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Martial Arts Museum plans for February 2024 Re-Opening

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The Martial Arts History Museum has been the home and only museum dedicated to preserving the history of the martial arts worldwide. Now, on the verge of its 25th anniversary, the museum is proud to announce they have acquired a large enough facility in the city of Glendale, CA that will enable them to host large tour groups, school tours, and movie priers.

Founded by former Martial Art Magazine publisher and historian Michael Matsuda, the museum was established in 1999 as a traveling exhibit. In 2008, the museum became a brick-and-mortar facility and since then, it has hosted hundreds of events, shows movie screenings, small children groups, craft fairs, game nights, seminars, and workshops.

Through the walls of the museum, visitors enjoy a uniquely designed facility that reveals the artistry, music, tradition, culture, and history of martial arts. From the early roots of the martial arts until its impact on Western civilization, the museum has enjoyed thousands of visitors every year.

Matsuda, who has been a practitioner of the martial arts since 1967, experienced much of martial arts history since his early childhood. “I have been honored enough to see Gene LeBell wrestle, to be a part of the tail-end of the ‘blood and guts’ era, to experience what it was like to know people like Ark Y. Wong, Bill Ryusaki, and so many pioneers when they first came to the West. Martial arts history is in my blood and to be there when so much happened, makes the museum even more special,” says Matsuda.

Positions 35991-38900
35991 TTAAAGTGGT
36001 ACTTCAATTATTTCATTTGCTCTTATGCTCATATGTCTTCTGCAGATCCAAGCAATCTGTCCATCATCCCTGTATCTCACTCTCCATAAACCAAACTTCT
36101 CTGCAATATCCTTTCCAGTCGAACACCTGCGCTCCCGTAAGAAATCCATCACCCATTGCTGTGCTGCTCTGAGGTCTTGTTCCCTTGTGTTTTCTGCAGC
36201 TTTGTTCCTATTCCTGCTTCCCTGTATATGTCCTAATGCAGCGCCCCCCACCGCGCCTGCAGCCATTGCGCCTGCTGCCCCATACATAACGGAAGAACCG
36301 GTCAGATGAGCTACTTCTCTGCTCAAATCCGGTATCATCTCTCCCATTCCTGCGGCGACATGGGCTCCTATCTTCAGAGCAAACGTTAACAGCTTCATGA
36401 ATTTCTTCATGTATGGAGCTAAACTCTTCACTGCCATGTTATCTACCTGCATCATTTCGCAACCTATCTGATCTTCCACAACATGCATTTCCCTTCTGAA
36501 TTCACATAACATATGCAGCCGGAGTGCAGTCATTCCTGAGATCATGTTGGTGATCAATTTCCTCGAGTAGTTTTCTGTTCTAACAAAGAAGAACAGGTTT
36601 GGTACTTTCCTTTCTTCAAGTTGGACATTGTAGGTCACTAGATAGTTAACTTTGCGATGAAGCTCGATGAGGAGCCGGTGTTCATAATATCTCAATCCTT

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Michael Matsuda

Matsuda was also a contributing editor for both Black Belt and Inside Kung Fu magazines. He has authored over a dozen martial arts books and two dozen video biographies on martial arts pioneers and historical figures. “The museum was designed by some of the greatest designers one could find. From Disney and Dreamworks artists to Halloween designers, it reflects the professionalism of this place,” notes the museum president.

The move to Glendale will be a big step for the museum. Although currently held in a less than 2,000-square-foot facility, the museum has continued to attract large crowds at the many events including book signings, honor days, art exhibits, small concerts, documentaries, and lectures. “The museum also conducts a large number of humanitarian events such as anti-bully events, anti-Asian hate events, special tours for senior centers, and gathering uniforms for the needy,” adds Matsuda.

The Glendale facility, which will be nearly 8,000 square feet, will allow the museum to expand its approach to martial arts history. Currently, because of space limitations, they feature most Asian forms of martial arts. The added space will provide opportunities to include European arts, Native American arts, African arts, and so much more. “Our anime area will expand as well as our ‘martial arts in media’ area will have much more room. Our thrilled to announce we will also have an expanded area for Bruce Lee history as well,” says Matsuda.

The museum is a non-profit 501(c)(3) organization and through the years, it has continued to raise funds in hopes of acquiring a larger facility. “This is a dream come true, we won’t be a small museum anymore. Obviously, we have greater plans to expand even more in the near future, but we will happily take this large step for the martial arts community. Martial arts history is being lost and without a museum, without this museum, all our history will be lost forever. If the arts are important to you, then give back by making a donation to the museum,” concludes Matsuda.

The doors for the museum’s current Burbank facility will close in mid-December with hopes of re-opening in Glendale in late February 2024.

For more information or to make a donation, visit their website at http://www.mamuseum.com or call them at (818) 478-1722.

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